Squash courts shunned by the future Edward VIII
Squash courts shunned by the future Edward VIII
Self-contained ‘Walker World’:
After Eadith Walker inherited the Yaralla Estate from her father she systematically built up the property holdings, adding a swimming pool, squash and tennis courts, croquet lawn, stables, coach-house, guest houses and other auxiliary buildings. The squash court was installed specifically for the use of the Prince of Wales on his visit. However the Royal declined to play on it because of its concrete floor (his cousin and travel companion Lord Mountbatten played instead!).

Yaralla also had its own dairy farm (supplying milk to the Walkers’ and other local hospitals), piggery, fowl enclosures, bakery, fire brigade and powerhouse (Yaralla was the first building in Concord to have electricity!). A good chunk of the 40ha plus grounds were used as a golf course – some of its members later established the Royal Sydney Golf Club in North Bondi. The rest broke away from the Sydney Club and formed the Concord Golf Course (Club) on land, then known as “Walker’s Bush”, that had been part of the Walkers’ holdings.

Eadith lived alone at Yaralla – in the sense that she never married, however in a very real sense she was far from alone, even after her companion/adopted sister Anne left to marry the architect Sulman. Dame Eadith maintained a huge retinue of some 200 servants, maids, grooms, cooks, gardeners, engineers and other live-in staff. In addition, twin cousins of the family from Tenterfield, northern NSW, Egmont and George (Walker), lived there for many years (each having a room named after him!).

imageRockery from Italy:
Dame Eadith spared little expense on the beautification of her estate. Stonemasons were imported from Italy to build an sculptured Italianate terrace and a grotto. The grotto is a series of sculpted rockery caves interspersed with exotic flora, ferns, palms and especially succulents, lying at the foot of the bluff on which the former Walker home sits. The area between the grotto and the shoreline once contained the Walkers’ swimming pool complete with its own pumping station. There is also a decorative sunken garden and the evocative Four Winds Fountain located near the house.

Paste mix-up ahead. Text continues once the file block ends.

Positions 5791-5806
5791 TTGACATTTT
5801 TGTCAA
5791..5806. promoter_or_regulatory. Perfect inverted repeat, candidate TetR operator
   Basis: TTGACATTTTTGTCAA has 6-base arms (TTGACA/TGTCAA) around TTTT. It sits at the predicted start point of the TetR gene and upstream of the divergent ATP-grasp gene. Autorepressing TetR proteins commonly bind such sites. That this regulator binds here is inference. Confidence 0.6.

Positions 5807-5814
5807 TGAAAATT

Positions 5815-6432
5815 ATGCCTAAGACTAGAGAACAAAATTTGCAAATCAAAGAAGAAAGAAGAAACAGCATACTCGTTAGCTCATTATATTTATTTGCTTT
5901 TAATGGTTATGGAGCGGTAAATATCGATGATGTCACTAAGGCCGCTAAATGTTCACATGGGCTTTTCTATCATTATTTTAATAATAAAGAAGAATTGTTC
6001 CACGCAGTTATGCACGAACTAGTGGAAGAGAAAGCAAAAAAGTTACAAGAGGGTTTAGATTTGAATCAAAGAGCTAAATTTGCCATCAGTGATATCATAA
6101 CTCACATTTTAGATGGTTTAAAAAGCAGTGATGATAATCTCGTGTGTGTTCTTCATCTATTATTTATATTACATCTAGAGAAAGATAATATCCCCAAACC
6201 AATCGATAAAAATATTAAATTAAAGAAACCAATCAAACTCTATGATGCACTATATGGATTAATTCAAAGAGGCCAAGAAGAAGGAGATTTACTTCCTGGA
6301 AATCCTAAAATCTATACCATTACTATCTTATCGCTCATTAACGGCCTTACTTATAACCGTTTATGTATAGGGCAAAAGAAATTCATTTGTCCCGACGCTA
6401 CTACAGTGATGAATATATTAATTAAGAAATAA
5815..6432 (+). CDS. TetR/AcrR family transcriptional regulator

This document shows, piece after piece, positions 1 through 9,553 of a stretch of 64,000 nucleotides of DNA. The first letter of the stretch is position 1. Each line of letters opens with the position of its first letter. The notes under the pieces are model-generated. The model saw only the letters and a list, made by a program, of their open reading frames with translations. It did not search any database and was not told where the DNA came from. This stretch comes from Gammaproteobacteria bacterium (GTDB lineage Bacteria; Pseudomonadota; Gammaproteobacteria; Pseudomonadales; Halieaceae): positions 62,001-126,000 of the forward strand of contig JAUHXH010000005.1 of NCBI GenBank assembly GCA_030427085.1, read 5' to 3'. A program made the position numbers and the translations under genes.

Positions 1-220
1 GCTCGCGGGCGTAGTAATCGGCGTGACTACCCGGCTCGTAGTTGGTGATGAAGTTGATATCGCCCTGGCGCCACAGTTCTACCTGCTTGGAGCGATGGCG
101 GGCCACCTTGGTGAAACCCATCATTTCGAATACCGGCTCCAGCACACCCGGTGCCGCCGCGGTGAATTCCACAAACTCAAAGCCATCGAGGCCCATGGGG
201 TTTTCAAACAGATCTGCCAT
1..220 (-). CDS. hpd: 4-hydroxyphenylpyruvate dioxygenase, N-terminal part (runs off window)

At one period around WWI Eadith was a regular holder of lavish parties and charitable fetes and balls at Yaralla (Walker received her DBE for charitable activities). For the socially advanced, “old money” set, it was the place to be seen! Periodically she entertained royalty … both the Prince of Wales (the future Edward VIII) and the Duke of Gloucester (the future George VI) stayed at the Yaralla Estate. Lesser luminaries, including governor-generals and premiers, also stayed at the Estate. In one celebrated incident aviator Ross Smith landed on the front lawn in a bi-plane in 1920 and had cucumber sandwiches on the lawn with the good Dame Commander. From her art and artifacts collections garnered from frequent overseas’ trips she brought back many Indian treasures to incorporate into a special showcase Indian room at Yaralla. After visiting Scandinavia she had a Norwegian cottage shipped out and reassembled on the Concord estate.

During the Great War the patriotic Eadith gave over Yaralla’s grounds to the army to be used as a ‘tent’ hospital. Yaralla House (sometimes known by the name Eadith Walker Convalescent Hospital) fell into the Crown’s hands after her death sans heirs in 1937. It eventually came under the trusteeship of Royal Prince Alfred Hospital (the RPA) and then that of the Sydney Local Health District (SLHD). RPA now uses the former mansion (and other on-site cottages) as a residential care facility to house HIV and dementia outpatients.